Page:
If you're a .Net developer and an Open Source enthusiast, these past couple of weeks have been really exciting for you. .Net CLR and core libraries have been relicensed under the MIT license, and they've announced a forthcoming .Net CoreRT that will be truly cross platform: Windows, Linux, OSX. All these projects have been moved under the .Net Foundation with a patent promise and code hosted on Github. This is real Open Source, not just an Open Source component that you can only run on a closed platform; you can run commercially supported .Net on a fully open stack. That is awesome!
I've tried telling some folks at work about it and got a lukewarm shrug from everyone, that gives me the sense that people don't understand what this means. Lets say you're starting an ecommerce business and you need to get your site up quickly; you’re going to need a web framework that’s designed for productivity and ideally use a language that’s taught in colleges. ASP.Net is certainly one of your best options. Let's say you also have a fantastic design team and Oprah makes an off-hand remark about you’re site, suddenly you’re famous and the site tips over. No problem, you’re ops guy just pushed your app to a few more Docker deployments and is throwing some more VMs at your Redis cache. He clicks a few buttons on the Azure portal and you’re back up and deployed on 5 continents. That is also awesome!
Lets say for arguments sake that you’re not the latest hot start-up, maybe you’re just one person who codes in their spare time, maybe you really enjoy Open Source and online community, maybe you also write a lot of C# at work (my hand is still up). The .Net community is welcoming new members with some great projects; my new favorite is OmniSharp. This has the aim of bringing tooling for .Net development to any editor: Emacs, Vim, SublimeText, Brackets and is up on Github. There is ASP.Net project provisioning through Yeomen. Visual Studio (and by proxy Windows) is no longer required for effective C# development. This is for the hobbyist too.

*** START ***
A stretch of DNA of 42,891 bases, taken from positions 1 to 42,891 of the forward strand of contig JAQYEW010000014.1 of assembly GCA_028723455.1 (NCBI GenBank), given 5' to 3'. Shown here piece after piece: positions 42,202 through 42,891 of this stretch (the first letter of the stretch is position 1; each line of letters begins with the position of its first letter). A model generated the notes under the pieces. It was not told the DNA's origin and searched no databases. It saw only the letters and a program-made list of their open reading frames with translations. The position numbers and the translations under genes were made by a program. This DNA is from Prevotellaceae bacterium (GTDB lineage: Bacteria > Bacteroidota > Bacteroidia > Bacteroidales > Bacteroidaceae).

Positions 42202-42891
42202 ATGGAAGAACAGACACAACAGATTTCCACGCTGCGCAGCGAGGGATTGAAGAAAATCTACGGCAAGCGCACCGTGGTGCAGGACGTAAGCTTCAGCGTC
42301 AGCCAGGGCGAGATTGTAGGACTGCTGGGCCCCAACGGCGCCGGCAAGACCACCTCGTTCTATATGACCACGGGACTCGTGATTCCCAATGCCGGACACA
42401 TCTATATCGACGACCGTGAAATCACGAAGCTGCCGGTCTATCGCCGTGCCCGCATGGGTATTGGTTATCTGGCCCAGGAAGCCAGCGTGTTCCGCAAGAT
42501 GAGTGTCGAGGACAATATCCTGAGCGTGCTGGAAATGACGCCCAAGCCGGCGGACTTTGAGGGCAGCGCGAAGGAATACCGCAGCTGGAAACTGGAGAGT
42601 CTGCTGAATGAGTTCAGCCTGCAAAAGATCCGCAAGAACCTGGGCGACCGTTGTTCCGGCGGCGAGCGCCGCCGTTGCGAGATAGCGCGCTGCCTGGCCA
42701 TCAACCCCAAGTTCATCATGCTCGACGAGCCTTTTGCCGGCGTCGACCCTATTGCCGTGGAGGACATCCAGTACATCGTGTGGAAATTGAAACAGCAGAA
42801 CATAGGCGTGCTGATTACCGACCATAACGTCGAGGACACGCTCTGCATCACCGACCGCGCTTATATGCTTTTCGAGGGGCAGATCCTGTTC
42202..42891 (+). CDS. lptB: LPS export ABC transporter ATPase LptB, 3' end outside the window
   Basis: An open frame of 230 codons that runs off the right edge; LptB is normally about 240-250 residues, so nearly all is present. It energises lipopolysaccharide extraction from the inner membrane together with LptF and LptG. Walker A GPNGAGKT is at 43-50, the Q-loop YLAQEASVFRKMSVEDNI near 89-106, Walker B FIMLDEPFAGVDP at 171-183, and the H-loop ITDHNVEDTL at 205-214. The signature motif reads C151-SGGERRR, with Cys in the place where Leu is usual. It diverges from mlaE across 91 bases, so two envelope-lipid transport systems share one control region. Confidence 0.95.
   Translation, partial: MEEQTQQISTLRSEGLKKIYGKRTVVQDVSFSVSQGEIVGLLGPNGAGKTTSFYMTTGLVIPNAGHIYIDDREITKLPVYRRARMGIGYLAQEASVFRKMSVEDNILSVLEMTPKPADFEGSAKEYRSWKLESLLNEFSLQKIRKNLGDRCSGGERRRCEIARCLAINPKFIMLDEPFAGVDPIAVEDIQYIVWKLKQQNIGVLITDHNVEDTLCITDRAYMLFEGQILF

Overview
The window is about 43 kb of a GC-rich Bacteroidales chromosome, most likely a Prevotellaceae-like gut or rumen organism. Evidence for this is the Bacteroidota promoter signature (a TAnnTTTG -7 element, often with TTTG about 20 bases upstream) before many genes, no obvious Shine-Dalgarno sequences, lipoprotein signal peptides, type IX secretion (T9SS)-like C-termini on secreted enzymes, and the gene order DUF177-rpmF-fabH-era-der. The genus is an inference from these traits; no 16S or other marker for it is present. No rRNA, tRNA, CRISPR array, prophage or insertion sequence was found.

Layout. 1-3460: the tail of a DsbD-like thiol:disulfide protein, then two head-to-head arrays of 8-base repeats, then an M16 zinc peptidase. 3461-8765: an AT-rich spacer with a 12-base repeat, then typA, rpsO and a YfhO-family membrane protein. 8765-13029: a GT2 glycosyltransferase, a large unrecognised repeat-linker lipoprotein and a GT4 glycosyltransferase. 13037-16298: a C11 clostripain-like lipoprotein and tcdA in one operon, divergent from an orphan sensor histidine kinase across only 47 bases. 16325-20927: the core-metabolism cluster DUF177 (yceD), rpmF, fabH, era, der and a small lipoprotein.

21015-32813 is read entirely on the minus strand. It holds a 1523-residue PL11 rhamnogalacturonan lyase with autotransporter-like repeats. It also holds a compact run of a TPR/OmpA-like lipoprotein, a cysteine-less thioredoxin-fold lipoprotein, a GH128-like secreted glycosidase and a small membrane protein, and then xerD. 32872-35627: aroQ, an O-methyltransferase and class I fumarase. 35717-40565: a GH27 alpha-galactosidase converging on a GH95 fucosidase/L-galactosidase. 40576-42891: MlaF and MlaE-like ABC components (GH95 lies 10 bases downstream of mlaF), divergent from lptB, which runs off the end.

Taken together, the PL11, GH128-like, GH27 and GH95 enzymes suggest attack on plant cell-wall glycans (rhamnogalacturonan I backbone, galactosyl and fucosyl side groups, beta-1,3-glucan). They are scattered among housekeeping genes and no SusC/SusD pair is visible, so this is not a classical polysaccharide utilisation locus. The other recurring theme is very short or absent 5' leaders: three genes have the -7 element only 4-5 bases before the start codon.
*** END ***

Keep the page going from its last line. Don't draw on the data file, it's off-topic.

Microsoft is betting that you’ll use Azure for your cloud deployments and don’t need to coerce people into buying Windows to keep the lights on. You'll use their service and whatever platform/OS you like best, everyone wins. ASP.Net will be fully supported on Linux. I'm sorry I keep bringing that up but Linux was my first love, then my Wife and then .Net (this is chronological order, I’m not making a value judgement); so I find it amazing that this is finally happening. Microsoft, big bad Microsoft, is now making chocolate that’s compatible with my open source peanut butter, and it tastes pretty good.